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Henry David Thoreau and the New Model of the Human Being

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Title: Henry David Thoreau and the New Model of the Human Being


1
Henry David Thoreauand theNew Model of the
Human Being
  • Michael Forest
  • Visiting Fulbright Lecturer
  • Beijing Foreign Studies University

2
Michael Forest
  • Visiting Fulbright Lecturer 2014-2015
  • Beijing Foreign Studies Univ.
  • Associate Professor Chair
  • Canisius College
  • Buffalo NY USA

3
Structure of the Presentation
  • Henry David Thoreau
  • Environmental Concerns Today
  • A Theory of Civilization Collapse
  • Growth and Increase
  • Thoreau Redux Future Primitives

4
Henry David Thoreau (1817-1862)
  • A key figure in American nature writing and
    environmentalism. Thoreau is foremost a moralist.
  • Key texts are
  • Civil Disobedience (1849)
  • Walden (1854)
  • Walking (1862)

5
Thoreau Chronology
  • 1817 born in Concord, MA
  • 1833 attends Harvard College
  • 1837 graduates, meets Emerson, begins journal
  • 1841 moves into Emersons house for 2 years
  • 1842 brother dies writes A Natural History of
  • Massachusetts
  • 1845 moves to Walden Pond, July 4
  • 1846 arrested jailed trip to climb Mt.
    Katahdin
  • 1847 leaves Walden Pond
  • 1849 publishes A Week on the Concord and
    Merrimack
  • Rivers
  • 1854 publishes Walden
  • 1862 dies May 6 age 44 Essays published
    posthumously

6
Opening Sentence of Walden
  • When I wrote the following pages, or rather the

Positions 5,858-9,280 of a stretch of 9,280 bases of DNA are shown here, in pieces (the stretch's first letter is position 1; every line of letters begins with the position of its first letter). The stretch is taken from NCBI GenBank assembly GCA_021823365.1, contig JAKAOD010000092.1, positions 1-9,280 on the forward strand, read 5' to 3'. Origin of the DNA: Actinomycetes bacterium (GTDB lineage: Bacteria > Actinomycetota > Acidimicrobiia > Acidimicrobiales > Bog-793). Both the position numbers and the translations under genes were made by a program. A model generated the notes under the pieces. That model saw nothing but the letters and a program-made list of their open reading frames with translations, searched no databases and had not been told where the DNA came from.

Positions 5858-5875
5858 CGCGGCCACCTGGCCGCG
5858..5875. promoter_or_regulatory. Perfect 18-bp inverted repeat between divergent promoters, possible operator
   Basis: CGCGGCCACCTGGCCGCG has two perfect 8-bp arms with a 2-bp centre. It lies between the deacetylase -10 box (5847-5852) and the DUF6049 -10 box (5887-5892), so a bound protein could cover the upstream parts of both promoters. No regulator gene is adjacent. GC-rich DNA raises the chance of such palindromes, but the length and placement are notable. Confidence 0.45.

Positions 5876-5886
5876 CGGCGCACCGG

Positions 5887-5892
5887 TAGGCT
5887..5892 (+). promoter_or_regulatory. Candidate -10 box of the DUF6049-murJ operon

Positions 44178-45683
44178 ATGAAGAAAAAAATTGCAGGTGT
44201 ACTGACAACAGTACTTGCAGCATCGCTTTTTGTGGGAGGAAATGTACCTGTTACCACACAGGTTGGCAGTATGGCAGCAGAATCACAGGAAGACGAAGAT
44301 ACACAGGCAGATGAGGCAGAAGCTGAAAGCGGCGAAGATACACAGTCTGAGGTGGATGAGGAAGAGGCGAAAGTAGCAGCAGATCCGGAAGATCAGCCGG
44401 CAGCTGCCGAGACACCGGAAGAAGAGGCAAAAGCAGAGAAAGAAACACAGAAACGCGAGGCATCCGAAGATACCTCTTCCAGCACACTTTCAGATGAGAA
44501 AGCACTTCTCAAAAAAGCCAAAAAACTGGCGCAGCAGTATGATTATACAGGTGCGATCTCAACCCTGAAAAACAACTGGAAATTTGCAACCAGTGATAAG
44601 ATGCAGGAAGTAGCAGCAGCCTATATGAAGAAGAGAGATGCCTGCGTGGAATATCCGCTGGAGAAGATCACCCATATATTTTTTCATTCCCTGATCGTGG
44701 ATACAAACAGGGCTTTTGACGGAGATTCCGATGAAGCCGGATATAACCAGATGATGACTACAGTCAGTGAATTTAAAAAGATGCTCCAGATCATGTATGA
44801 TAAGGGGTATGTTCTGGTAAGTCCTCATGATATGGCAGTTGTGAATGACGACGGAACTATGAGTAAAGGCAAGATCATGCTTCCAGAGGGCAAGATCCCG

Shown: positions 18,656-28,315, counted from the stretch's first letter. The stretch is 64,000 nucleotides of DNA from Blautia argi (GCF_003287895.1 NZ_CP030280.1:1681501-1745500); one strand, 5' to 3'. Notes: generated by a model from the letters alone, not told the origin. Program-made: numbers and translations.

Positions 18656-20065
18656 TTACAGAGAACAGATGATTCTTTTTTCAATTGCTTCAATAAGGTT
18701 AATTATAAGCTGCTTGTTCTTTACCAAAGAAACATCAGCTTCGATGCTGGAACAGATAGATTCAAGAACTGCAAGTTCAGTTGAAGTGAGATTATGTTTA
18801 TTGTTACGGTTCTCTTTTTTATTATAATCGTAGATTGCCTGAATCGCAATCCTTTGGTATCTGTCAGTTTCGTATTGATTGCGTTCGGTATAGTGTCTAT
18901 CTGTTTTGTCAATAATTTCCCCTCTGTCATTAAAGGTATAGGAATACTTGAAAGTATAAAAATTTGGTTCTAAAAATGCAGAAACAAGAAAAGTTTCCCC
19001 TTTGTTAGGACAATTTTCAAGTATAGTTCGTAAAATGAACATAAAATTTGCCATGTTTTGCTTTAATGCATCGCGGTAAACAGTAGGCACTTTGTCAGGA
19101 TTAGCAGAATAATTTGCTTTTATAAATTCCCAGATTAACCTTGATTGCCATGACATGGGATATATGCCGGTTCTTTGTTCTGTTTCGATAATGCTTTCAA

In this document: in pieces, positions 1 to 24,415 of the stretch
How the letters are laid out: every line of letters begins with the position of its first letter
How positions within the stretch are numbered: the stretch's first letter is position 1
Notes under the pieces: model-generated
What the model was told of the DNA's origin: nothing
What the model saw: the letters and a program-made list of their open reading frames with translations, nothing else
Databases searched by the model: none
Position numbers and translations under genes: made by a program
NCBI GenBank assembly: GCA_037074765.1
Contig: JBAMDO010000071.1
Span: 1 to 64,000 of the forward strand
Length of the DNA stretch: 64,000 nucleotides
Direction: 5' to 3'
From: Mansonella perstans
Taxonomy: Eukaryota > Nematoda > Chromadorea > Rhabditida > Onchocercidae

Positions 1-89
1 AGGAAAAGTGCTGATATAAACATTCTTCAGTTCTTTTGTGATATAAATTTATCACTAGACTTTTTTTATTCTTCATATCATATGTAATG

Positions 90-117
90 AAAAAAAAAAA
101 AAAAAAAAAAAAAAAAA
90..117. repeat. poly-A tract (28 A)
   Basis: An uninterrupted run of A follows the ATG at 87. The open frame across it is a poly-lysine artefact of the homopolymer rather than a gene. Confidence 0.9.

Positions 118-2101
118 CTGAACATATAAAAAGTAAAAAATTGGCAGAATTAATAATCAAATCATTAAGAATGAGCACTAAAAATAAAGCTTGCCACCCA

bulk of them, I lived alone, in the woods, a mile
    from any neighbor, in a house which I had built
    myself, on the shore of Walden Pond, in Concord,
    Massachusetts, and earned my living by the labor
    of my hands only.

7
Critique of Progress
  • Certainly in Economy, Thoreau critiques material
    acquisition, what we today would call
    consumerism.
  • He casts the whole chapter in ironic economic
    language.
  • Most pointedly, he gauges all expenses by costs
    and the cost of a thing is the amount of what
    I will call life which is required to be
    exchanged for it, immediately or in the long run
    (p. 26).

8
Consumerism
  • What is the nature of the luxury which enervates
    and destroys nations? (Walden)
  • Critique of Consumer Debt
  • Critique of Status esp. clothing
  • The Virtue of Simplicity

9
The Retreat of the Hero
  • After a brief opening, the first large section of
    Economy is a castigation of his fellow citizens.
    In effect, it is a harsh assessment of the
    contemporary American life.
  • Immediately after that, Thoreau retreats into the
    woods to heal himself. His experiment is a
    re-grounding in the source of life the natural
    world and its life-giving spirituality.
  • In effect, his cabin in the woods is a retreat